Accommodation lottery is the fairest of them all

Previously described as “the worst system seen at one of the best universities” and “an unfair lottery”, the University of York’s application process for accommodation has left a lot to be desired.

Organisation-wise, there isn’t any. The so called ‘first come first served’ process (totally undermined by staggered email sending) has left a bitter taste in many a student’s mouth before having even entered their freshers’ week. After yet another year of endless complaints, it is unsurprising that changes have finally been announced regarding the system.

For the organised among freshers, who commit to York for their firm choice, this is great news. Chances are, you’ll be able to live in one of the sought-after rooms in the luxury accommodation you scouted out on the open day. On the other hand, for those with York as their insurance choice, emails will be released 24 hours after this first batch; meaning a place at the bottom of the accommodation food chain.

Receiving my fabled email, with horror, at 8pm, I was one of many who felt thoroughly ripped off by the system (in which there was no distinction between firm and insurance applicants). Despite this, I believe there is definitely something to be said in favour of the random side of the procedure.

Without wanting to point the finger at what is arguably the worst accommodation on campus (yes, including James N Block) to say my heart sank when a STYC first walked me through Wentworth E Block, would be an understatement: Peeling paint on the death-by-beige exterior, breeze block corridors and the most bizarrely positioned wardrobe ever seen, was the sorry result of my belated email.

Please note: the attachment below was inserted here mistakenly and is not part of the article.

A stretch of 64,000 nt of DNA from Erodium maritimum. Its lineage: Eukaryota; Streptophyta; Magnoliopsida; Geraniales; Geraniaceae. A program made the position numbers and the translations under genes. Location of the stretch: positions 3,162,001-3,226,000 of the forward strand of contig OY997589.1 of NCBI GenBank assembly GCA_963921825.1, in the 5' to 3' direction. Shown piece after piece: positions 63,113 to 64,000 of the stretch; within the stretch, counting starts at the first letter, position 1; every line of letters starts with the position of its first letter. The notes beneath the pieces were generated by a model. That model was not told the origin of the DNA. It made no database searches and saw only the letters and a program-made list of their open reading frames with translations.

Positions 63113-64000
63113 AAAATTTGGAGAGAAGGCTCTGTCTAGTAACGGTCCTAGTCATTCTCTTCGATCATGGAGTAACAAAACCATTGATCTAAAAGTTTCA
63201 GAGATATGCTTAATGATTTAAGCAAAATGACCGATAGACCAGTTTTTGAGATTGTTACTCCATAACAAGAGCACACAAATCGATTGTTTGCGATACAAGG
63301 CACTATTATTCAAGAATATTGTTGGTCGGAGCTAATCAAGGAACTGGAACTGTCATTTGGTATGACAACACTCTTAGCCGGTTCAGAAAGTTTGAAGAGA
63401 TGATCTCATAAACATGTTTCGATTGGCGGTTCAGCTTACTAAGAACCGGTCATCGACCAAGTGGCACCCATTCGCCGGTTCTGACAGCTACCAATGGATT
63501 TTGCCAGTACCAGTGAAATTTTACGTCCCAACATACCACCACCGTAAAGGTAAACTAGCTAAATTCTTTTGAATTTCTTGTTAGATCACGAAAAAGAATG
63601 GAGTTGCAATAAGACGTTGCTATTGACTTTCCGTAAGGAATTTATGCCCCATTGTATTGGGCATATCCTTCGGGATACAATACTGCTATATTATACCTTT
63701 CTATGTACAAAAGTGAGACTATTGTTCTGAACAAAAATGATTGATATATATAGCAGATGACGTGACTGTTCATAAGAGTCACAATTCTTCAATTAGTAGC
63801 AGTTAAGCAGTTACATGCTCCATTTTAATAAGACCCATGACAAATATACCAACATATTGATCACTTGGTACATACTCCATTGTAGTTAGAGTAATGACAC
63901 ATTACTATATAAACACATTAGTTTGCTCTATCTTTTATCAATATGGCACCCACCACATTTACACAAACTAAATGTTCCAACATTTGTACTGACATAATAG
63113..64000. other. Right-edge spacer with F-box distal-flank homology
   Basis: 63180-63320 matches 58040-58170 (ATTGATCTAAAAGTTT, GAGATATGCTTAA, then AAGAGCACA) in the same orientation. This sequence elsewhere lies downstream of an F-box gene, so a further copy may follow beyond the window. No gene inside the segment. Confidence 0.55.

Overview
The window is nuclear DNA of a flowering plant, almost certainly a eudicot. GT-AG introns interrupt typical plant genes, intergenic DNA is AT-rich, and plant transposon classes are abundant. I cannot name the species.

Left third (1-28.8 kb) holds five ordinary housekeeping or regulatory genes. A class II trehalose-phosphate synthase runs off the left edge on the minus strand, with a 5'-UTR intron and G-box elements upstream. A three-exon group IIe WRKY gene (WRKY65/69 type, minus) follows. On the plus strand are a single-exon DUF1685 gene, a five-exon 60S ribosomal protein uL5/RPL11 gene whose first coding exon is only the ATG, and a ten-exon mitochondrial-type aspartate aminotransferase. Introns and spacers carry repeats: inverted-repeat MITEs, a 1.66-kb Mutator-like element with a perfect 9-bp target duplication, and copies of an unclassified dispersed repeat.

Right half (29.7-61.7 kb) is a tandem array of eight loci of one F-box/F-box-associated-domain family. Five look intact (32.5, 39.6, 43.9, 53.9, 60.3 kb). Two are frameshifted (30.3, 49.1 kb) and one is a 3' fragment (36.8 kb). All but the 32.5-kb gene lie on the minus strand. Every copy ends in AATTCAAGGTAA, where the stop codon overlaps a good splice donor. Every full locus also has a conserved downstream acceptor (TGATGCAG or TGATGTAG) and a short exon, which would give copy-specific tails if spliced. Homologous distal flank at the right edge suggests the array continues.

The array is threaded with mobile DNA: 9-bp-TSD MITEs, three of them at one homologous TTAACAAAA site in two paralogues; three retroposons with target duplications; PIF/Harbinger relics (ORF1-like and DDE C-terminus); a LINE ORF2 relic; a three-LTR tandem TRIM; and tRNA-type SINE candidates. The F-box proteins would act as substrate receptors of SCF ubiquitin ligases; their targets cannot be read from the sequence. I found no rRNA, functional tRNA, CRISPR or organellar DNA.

However, on the first night of drinking in our ‘cosy’ kitchens, the ice was already broken by speculation about the similarity of our mental-asylum-chic rooms to those of Broadmoor.

Throughout the course of the year, some even argue the conditions got worse. Regardless, the past term at Wentworth has featured the birth of Dumbledore’s Army (goslings), a unique photographic mural and a state of the art heated (paddling) pool.

The simple fact is that this random allocation of emails allows for a strong mixture of personalities in each accommodation type. If there existed only a simple first come first served process, the more organised and arguably wealthier students would be concentrated in certain areas. The risk being that this could lead to sectionalisation across campus and perceived judgement based solely upon your address; not uncommon at some universities.

Having survived, and more importantly enjoyed, my year of questionable quality accommodation, I feel distinctly less like the application system left me with the short straw.

Next year, residents of Vanbrugh Palace could find themselves in lesser conditions in the private sector. However, with the strong belief that no private housing could possibly feature mould outbreaks alongside sporadic ant infestations: for those who have experienced the lower band this year, accommodation-wise, the only way is up.

“It’s what you make of it” is the tired cliché said to those who find themselves in these initially unbecoming situations. Although this phrase is fitting for the less attractive blocks around campus, surely it’s also the general rule for all university accommodation? Yes, it’s arguable that the accommodation lottery shakes things up a bit, but if it manages to prove the point that bad accommodation and a good time are not mutually exclusive, is there any need to complain?

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